Reversal Surgery

in Sydney

Vasectomy reversal is a minor surgical procedure used to undo a prior vasectomy. During the procedure, a surgeon reconnects each tube (vas deferens) that carries sperm from a testicle into the semen. After a successful vasectomy reversal, sperm are again present in the semen, and you may be able to get your partner pregnant.

About the Procedure

The Meticulous “Minimally Invasive” Microsurgical Technique

Step 1

Inner (mucosa) layer is stitched together.

Step 2

Outer (mucosa) layer is stitched together.

Step 3

Cross section showing placement of stitches.

Step 4

Completed vasovasostomy.

The Gentle Approach

A single midline or 2x 5mm “keyhole” small scrotal incisions are required, similar to when the initial vasectomy was performed (but often smaller in reversal surgery as done by a microsurgeon while initial vasectomy often done using scalpel). *See photos further down page.

Previous vasectomy site is dissected with dead scar tissues removed (we don’t leave lumpy tissues behind), the tied-off part identified and excised, the ends refashioned, and patency of each lumen tested.

The vas openings, which have a  diameter less than ½ a millimetre, are re-joined in two overlapping layers achieving water seal effect with sutures that are hardly visible to the naked eye (magnified under operative microscope up to 40x of normal vision) with very fine 8-9 O sutures (stiches), without the use of clamps (so as to minimise tissue handling and trauma).


The advantages of this technique (microsurgical technique) over the “open” method still practiced by some doctors

Watch the Procedure


Seven published series that included a total of 2,330 patients, who were available for follow-up, showed an average patency rates of 88% and pregnancy rate of 62%.

Our own audit of 120 men operated on over 3-years, with follow-up for up to 3-years, has demonstrated the presence of sperm in the ejaculate following surgery in 90% of patients. 50% of these men had a child following the procedure (with varying intervals between having had a vasectomy and a reversal).

About Your Surgeon

Vasectomy Reversal Surgery Specialist

Dr Derek Lok


Dr Lok has 20+ years of experience performing microsurgical surgery, having performed hundreds of vasectomy reversal surgeries using the microsurgical keyhole approach.

Dr Derek Lok is an sub-specialised microsurgeon who offers the meticulous microsurgical vasectomy reversal procedure. There are significant benefits to this approach when compared to ‘open’ surgery.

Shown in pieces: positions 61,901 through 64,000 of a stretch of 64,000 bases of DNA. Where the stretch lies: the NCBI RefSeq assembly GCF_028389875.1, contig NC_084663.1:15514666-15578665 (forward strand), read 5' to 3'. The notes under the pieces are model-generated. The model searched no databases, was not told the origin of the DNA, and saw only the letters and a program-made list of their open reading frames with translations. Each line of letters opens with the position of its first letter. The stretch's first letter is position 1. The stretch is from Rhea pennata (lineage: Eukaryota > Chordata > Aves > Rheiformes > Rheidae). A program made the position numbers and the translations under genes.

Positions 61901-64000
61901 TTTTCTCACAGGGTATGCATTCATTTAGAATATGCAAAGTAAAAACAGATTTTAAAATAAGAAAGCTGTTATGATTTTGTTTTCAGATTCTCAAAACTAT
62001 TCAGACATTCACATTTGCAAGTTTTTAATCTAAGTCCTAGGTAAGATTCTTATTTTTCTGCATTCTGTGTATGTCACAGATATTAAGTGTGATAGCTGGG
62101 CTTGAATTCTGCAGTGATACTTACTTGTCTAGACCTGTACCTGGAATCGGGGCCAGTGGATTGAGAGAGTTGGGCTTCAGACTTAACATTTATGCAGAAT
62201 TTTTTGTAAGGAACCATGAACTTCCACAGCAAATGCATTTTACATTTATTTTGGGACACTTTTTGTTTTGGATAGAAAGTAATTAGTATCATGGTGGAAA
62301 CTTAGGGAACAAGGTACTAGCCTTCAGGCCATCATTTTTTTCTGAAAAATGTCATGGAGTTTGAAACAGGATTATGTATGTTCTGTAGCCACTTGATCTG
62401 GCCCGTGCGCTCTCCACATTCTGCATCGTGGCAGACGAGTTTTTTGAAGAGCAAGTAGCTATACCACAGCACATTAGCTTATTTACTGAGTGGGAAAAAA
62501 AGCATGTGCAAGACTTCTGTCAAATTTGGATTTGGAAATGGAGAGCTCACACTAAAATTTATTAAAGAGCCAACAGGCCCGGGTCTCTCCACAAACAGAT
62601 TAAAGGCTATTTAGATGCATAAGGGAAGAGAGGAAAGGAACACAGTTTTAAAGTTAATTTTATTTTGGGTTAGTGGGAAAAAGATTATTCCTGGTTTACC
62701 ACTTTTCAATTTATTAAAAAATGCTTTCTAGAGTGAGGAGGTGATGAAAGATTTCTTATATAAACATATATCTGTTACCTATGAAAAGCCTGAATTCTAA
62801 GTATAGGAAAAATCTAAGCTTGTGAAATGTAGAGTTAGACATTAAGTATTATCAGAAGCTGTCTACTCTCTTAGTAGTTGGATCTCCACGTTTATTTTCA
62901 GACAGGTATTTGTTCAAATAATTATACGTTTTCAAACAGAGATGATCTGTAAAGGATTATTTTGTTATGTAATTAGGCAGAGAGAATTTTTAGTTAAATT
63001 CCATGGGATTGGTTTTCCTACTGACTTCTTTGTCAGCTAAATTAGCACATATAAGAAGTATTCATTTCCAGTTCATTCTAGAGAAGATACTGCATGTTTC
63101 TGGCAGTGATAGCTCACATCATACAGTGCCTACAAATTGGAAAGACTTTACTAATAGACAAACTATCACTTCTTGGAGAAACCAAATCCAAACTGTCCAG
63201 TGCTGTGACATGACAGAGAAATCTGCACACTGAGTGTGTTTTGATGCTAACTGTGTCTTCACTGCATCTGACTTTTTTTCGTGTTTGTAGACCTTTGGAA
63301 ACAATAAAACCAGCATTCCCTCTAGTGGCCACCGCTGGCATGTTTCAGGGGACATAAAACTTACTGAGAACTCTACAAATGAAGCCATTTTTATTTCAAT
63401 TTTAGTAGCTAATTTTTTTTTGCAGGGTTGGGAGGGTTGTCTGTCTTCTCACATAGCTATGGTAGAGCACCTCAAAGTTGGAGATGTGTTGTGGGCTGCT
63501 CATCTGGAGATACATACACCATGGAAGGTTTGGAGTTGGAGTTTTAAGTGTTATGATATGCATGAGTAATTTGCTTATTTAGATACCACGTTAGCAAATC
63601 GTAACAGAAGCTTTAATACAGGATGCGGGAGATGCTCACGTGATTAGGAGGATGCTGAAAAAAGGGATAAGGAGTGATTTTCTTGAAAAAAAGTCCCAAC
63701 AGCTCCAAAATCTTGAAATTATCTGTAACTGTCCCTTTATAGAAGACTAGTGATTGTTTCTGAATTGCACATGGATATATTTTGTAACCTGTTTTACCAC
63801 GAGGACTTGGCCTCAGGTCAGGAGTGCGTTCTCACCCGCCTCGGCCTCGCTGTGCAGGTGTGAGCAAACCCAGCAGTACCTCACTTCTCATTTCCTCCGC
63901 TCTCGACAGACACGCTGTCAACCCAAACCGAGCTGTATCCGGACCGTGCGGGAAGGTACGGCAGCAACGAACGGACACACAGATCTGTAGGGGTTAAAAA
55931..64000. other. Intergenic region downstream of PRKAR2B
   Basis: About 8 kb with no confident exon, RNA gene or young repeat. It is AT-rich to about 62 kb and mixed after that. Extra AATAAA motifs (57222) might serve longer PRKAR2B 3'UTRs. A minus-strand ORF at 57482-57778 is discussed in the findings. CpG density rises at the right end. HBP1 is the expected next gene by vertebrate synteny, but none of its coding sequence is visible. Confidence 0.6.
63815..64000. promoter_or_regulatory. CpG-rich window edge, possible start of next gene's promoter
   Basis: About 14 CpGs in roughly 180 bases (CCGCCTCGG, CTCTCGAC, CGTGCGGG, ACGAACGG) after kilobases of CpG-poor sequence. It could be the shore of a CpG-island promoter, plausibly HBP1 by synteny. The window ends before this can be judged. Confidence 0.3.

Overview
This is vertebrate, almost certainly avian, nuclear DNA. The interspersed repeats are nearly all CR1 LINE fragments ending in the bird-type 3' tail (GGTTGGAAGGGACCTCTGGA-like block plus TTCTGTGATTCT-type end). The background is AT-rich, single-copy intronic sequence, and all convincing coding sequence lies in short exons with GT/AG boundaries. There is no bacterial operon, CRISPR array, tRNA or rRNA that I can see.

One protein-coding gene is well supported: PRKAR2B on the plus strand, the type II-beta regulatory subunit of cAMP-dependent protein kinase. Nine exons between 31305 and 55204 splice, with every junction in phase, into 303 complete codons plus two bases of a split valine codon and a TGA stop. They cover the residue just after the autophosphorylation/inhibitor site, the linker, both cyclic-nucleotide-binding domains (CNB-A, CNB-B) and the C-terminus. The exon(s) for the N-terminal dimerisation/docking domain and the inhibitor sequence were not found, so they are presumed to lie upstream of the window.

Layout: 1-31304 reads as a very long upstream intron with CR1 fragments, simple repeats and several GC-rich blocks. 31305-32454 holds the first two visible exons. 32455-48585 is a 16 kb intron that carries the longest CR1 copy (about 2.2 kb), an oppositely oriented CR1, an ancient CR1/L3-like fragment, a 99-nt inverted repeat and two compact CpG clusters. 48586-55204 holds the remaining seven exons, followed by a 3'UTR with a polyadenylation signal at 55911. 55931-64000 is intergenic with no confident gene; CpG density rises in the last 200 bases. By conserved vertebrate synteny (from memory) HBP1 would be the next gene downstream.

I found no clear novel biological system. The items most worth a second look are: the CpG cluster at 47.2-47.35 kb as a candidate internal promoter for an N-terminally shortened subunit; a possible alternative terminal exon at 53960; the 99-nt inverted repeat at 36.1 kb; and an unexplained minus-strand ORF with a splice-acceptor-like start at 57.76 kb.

Factors That Influence A Successful Outcome

The increase in pressure, which results from tying off the vas, is transmitted to the much finer and thin walled duct, which attaches to the vas called the epididymis (around 6 meters long). After variable periods of time (about 10-15 years following original vasectomy), the dilatation may cause a rupture or a “blowout” of the duct leading to a blockage.

Because it is a single duct, sperm will no longer reach the site where vasectomy was performed. Re-joining the vas under these circumstances will not be successful as the rupture site(s) are difficult to identify and often bilateral. Ruptures rarely cause symptoms and are not easily diagnosed by examination or imaging.

Finding the spontaneous flow of fluid when the vas is open at reversal is a good but not absolute prognostic sign for a successful outcome. The presence of live sperm in the fluid of the opened vas is the best finding for success.

The Vasovasostomy Study Group (ASRM) found that in 1,247 patients the patency and pregnancy rates to be 97% and 76% if the obstructive interval was less than three years, 88% and 53% if three to eight years, 79% and 44% if nine to 14 years, and 71% and 30% if 15 years or longer.

Particularly in the first two years after vasectomy it is not unusual to find the presence of “antibodies” to sperm in blood tests. When persistent in high levels in later years they may interfere with sperm function by causing sperm to clump or stick together following ejaculation thus interfering with their ability to fertilise oocytes (the female’s eggs).

Tests on ejaculated sperm give the best indication of the significance of sperm antibodies and overall their presence is not a contraindication to surgery, as often antibody levels drop once the continued leakage or challenge to immune system is eliminated after flow restored by reversal surgery. Hence the majority of reversal surgeons are not currently carrying out antibody tests before surgery.

The quality and normal fertilising capacity of sperm following vasectomy declines proportionally to the length of time following vasectomy, likely attribute both to aging and the back-pressure of obstruction on spermatogenesis. This again is a variable phenomenon. As these are men with proven fertility, often conception occurs relatively easily despite the poor semen analysis results.

Photos of the Minimally Invasive Microsurgical Approach

Either single midline or two 0.5 cm “keyhole” small scrotal incisions, similar to when the initial vasectomy was performed.